Chemical contaminants known to have a wide range of health risks have been detected at the Riverhead landfill site on Youngs Avenue at levels up to more than 10 times the state drinking water standard, prompting an investigation by environmental and health officials into potential contamination of nearby private wells.
Sampling at existing monitoring wells at the Riverhead landfill, which closed in 1993, showed maximum concentrations of 110 parts per trillion (ppt) for perfluoroctanoic acid (PFOA) and 49 ppt for perfluorooctanesulfonic acid (PFOS), the New York State Department of Environmental Conservation said. Under new drinking water standards adopted by the state last year, the maximum level for both contaminants is 10 ppt.
In light of these findings, offsite drinking water wells downgradient of the landfill — that is, northeast of the site — will be tested for PFAS, according to the DEC, which has so far identified 15 private wells at risk. These wells will be sampled by the Suffolk County Department of Health Services, according to the DEC.
Both chemicals — together called PFAS, which stands for per- and polyfluoroalkyl substances — are very persistent in the environment and in the human body – meaning they don’t break down and they can accumulate over time, according to the U.S. Environmental Protection Agency.
PFAS can cause reproductive and developmental, liver and kidney, and immunological effects in laboratory animals, according to the EPA. Both chemicals have caused tumors in animals. The most consistent findings are increased cholesterol levels among exposed populations, with more limited findings related to low infant birth weights, effects on the immune system, cancer (for PFOA), and thyroid hormone disruption (for PFOS).
Both of these manmade chemicals, manufactured and used since the 1940s, are no longer produced in the United States but still enter the domestic marketplace in a variety of products and remain very commonly used.
PFAS can be found in food grown in PFAS-contaminated soil or water, in food packaged in materials containing PFAS, and food processed with equipment that used PFAS. The chemicals can also be found in common household products, including stain- and water-repellent fabrics, nonstick products (e.g., Teflon), polishes, waxes, paints, cleaning products, and fire-fighting foams. Some industrial processes, such as chrome plating and electronics manufacturing also use PFAS.
The contamination at the Riverhead landfill was detected by sampling of the landfill’s groundwater monitoring wells during a statewide investigation of nearly 1,900 inactive landfills by the State Department of Environmental Conservation.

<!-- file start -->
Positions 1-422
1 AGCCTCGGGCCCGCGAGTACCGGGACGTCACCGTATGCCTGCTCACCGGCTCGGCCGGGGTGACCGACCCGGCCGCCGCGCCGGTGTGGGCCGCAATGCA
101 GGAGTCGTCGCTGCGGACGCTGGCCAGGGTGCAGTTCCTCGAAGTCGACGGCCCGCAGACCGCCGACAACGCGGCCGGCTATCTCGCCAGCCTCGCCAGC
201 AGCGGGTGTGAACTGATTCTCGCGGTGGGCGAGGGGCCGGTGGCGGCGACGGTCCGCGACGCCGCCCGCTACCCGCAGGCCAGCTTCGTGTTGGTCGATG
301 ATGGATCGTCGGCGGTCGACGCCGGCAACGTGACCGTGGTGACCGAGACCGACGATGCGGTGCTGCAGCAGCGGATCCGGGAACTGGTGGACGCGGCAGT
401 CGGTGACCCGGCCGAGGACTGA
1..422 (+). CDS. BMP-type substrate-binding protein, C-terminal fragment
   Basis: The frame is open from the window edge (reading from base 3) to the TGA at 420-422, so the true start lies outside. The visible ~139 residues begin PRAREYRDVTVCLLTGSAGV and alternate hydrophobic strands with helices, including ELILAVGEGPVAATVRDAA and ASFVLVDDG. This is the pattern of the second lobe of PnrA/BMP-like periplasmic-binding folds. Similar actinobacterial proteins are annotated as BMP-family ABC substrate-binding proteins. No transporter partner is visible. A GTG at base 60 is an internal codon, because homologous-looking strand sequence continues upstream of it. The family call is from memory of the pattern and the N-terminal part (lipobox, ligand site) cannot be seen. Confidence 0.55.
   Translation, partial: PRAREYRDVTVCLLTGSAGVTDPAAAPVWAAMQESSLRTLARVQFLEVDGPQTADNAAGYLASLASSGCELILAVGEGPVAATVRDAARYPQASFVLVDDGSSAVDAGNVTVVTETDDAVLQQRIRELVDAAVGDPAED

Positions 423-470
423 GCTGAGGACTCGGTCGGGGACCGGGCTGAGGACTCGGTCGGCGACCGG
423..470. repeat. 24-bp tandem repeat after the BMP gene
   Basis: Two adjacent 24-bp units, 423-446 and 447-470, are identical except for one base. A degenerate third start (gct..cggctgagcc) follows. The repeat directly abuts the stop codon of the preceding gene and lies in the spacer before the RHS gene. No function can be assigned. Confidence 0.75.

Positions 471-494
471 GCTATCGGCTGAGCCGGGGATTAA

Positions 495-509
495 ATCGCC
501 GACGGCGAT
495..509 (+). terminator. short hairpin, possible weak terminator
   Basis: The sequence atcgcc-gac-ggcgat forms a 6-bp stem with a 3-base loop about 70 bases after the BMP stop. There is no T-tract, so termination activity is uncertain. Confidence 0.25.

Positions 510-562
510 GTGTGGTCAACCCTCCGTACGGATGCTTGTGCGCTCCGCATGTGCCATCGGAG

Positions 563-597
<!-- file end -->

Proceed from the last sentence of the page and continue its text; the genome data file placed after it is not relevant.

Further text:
The DEC notified Riverhead Town officials, including the supervisor, town council members and the water district superintendent by email on Sept. 9.
“DEC is conducting a comprehensive investigation at the Riverhead landfill site,” the DEC said in an email to RiverheadLOCAL last week.
“DEC is working closely with the New York State Department of Health and Suffolk County Department of Health Services to perform a full evaluation of any potentially impacted drinking water wells to ensure the protection of public health and the environment,” the agency said.
If drinking water wells are affected, the DEC said “mitigation would be undertaken wherever necessary to prevent exposure to contaminants and ensure the protection of public health.”
There are no public water supply wells downgradient of the landfill site, Riverhead Water District Superintendent Frank Mancini said in a phone interview Thursday.
Landfill findings heighten concerns about adjacent sand mine expansion
Mancini and other town officials have expressed grave concerns about an application to vertically expand an existing 15-acre sand mine on a 20-acre site bordering the closed and capped landfill. The mine operator proposes to dig an 8.5-acre portion of the site to a depth of 100 feet — 89 feet into groundwater.
The town has sued the DEC and the mine operator, seeking an order requiring a full environmental review of the potential impacts of mining deep into the groundwater aquifer adjacent to a closed and capped landfill.
There is “strong potential” the mining will affect groundwater flow and draw landfill leachate toward the mine, providing “a major pathway for chemical transfer” that could impact the aquifer, according to the town’s petition. But the DEC, which took lead agency for purposes of environmental review — over Riverhead’s objection — chose not to analyze that when it issued issued a determination of non-significance under the State Environmental Quality Review Act, meaning the application would not be subject to a full-blown environmental review.
The detection of PFAS at such high concentrations in groundwater below the landfill heightens the town’s concerns about the expansion of the adjacent mine, Mancini said.